“Tolerances were extreme,” Saviskas said. “A human hair is four ten-thousandths of an inch in width. We were dealing with tenths of thousandths of an inch.
“I worked for two months on a piece that I could hold in one hand,” Saviskas said. Parts made in Worcester were joined with parts made by other fabricators from around the country to make missiles at a location unknown to Saviskas.
“Quality had to be No. 1, and my father was a stickler for that,” Saviskas said.
As a sculptor, Saviskas is given to like precision and discipline. He devoted two years to his three-turtles piece, which is now on exhibit at the Center for the Arts in downtown Panama City. The sculpture, by Saviskas’s estimate, comprises $30,000 in materials.
Saviskas traded Honolulu for Lynn Haven two years ago to be near family, including his 92-year-old mother, a sister and a nephew who was a fighter pilot at Tyndall Air Force Base before he was displaced by Hurricane Michael.
Decades earilier, Saviskas moved from the Northeast to Hawaii after plans he made with his wife, Carol, to relocate to New Zealand were scotched by that nation’s embassy. (Saviskas suspects that officials were uncomfortable with his connection to the missile program.)
Hawaii seemed like the next best thing, but there was no call in paradise for an industrial parts maker, so Saviskas put his art to work.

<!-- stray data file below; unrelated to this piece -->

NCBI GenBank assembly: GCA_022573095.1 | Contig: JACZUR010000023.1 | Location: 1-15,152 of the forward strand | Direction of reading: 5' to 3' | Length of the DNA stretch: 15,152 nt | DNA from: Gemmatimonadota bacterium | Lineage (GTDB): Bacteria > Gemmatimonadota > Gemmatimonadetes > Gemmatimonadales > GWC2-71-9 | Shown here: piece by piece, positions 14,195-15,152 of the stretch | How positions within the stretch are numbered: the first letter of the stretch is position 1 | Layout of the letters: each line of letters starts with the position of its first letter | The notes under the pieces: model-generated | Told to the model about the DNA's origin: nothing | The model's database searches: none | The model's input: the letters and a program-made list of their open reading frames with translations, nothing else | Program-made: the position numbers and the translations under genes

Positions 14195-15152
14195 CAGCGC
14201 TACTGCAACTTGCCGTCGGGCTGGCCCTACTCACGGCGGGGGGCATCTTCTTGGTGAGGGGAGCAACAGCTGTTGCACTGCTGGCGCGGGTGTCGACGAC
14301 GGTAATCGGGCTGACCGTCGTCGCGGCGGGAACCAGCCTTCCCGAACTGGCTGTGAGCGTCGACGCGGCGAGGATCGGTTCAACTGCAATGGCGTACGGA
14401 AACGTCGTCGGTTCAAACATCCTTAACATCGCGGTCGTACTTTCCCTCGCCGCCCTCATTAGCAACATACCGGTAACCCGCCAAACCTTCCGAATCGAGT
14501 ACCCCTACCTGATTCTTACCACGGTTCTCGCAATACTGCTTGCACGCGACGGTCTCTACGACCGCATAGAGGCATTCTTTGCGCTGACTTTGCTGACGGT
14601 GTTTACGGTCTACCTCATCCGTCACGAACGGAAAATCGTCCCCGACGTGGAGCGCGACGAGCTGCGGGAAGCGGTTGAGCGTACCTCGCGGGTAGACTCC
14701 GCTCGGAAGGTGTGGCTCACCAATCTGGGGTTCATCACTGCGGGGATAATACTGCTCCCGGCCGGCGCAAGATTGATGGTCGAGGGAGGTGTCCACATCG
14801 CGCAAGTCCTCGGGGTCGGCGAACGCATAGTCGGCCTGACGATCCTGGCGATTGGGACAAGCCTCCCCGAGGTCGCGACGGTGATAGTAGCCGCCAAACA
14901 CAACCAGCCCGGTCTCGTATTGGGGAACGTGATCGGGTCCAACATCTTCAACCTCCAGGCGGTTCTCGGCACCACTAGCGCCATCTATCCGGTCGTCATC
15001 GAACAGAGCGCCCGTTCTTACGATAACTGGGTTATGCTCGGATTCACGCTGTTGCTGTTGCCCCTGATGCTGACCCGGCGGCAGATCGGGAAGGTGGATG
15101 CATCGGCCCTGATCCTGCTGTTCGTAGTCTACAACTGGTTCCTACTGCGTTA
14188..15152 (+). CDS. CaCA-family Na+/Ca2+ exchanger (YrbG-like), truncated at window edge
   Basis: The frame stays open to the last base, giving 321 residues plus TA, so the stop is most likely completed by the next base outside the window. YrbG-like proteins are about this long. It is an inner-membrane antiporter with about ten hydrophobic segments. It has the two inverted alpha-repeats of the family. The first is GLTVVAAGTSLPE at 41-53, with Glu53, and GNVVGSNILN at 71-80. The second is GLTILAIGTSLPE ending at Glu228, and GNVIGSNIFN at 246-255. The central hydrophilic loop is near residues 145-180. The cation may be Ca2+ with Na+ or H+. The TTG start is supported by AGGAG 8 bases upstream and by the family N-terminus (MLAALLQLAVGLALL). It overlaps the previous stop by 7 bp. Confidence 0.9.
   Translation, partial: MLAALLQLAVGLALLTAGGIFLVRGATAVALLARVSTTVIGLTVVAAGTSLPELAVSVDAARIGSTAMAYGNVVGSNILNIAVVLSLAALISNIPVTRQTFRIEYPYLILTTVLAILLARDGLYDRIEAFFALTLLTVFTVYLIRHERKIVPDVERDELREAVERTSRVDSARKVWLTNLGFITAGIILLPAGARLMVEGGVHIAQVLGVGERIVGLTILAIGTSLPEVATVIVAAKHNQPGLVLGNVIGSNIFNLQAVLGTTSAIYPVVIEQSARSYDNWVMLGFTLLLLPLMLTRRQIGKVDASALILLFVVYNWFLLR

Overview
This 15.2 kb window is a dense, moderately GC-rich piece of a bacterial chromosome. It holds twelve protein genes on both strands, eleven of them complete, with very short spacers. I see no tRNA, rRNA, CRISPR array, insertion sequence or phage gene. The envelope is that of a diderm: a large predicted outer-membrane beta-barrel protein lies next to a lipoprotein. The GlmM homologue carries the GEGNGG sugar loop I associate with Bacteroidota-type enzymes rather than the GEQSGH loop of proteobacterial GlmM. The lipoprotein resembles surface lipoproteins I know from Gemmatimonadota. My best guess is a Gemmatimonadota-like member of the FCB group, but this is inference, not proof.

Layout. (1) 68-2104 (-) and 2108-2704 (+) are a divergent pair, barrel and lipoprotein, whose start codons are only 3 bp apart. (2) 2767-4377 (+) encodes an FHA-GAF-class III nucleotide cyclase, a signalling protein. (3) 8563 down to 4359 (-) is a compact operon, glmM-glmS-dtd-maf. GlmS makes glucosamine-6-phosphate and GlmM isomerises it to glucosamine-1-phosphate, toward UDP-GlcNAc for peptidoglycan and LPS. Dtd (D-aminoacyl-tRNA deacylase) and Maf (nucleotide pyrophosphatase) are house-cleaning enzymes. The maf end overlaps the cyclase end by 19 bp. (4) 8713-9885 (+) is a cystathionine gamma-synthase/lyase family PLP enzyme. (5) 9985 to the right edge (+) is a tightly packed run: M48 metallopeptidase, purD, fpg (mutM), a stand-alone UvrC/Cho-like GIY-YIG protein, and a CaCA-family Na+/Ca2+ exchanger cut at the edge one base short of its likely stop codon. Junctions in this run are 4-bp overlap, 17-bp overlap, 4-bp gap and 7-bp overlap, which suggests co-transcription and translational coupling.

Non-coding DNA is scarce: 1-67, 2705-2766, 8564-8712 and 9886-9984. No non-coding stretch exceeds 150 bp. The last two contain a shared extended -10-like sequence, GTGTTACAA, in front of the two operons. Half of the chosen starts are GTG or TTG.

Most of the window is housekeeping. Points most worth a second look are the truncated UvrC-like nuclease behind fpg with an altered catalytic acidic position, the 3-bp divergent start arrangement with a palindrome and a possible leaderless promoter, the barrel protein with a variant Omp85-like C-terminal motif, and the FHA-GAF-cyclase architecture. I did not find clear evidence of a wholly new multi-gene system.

He found a niche making elaborate gates for the rich and famous. Customers included Kelsey Grammer and Carlos Santana. He enjoyed referrals from designers and architects to the point where he was pinning deposit checks on the wall and telling people, imprecisely, that “I will get to you when I can.” Once, he crafted a spiral staircase for an existing building so exactly that when it was dropped into its permanent home through a window, it fit perfectly and astounded passersby who observed the installation in progress.
His talents came to the attention of the Mayor’s Office of Culture and the Arts in Honolulu, and he was commissioned to produce works including a dragonfly of dinosauric proportions and an outsized humuhumunukunukuapua’a, Hawaii’s state fish. (It’s a triggerfish, but one far more colorful than the gray triggers of the northern Gulf of Mexico.)
The dragonfly and the “humuhumu” soon became the two most photographed pieces of public art in Hawaii.
Saviskas is aided in all that he makes by his devotion to tai chi and qi gong, disciplines that account for his impeccable posture and transport him to a place of calm where creativity flourishes.
“I am happiest when I am in the woods,” Saviskas said. “Whenever I travel, I find a wooded area to do my tai chi and qi gong. For a time, my wife (a speech pathologist) had an assignment in Bonifay, and I would go every morning to Falling Waters State Park. The deer didn’t trust me at first, and then they got to know me. In a clearing, they would graze and I would do my thing and my vibes were good and I was no more threatening to them than a mushroom.”
Not all artists, it seems, are temperamental.
Panama City Center for the Arts
Provides educational experiences, performances and exhibits that contribute to cultural enrichment in Bay County.
19 E. 4th St., (850) 640-3670 bayartsevents.com
Open Tuesday through Saturday, 10 a.m. to 5 p.m.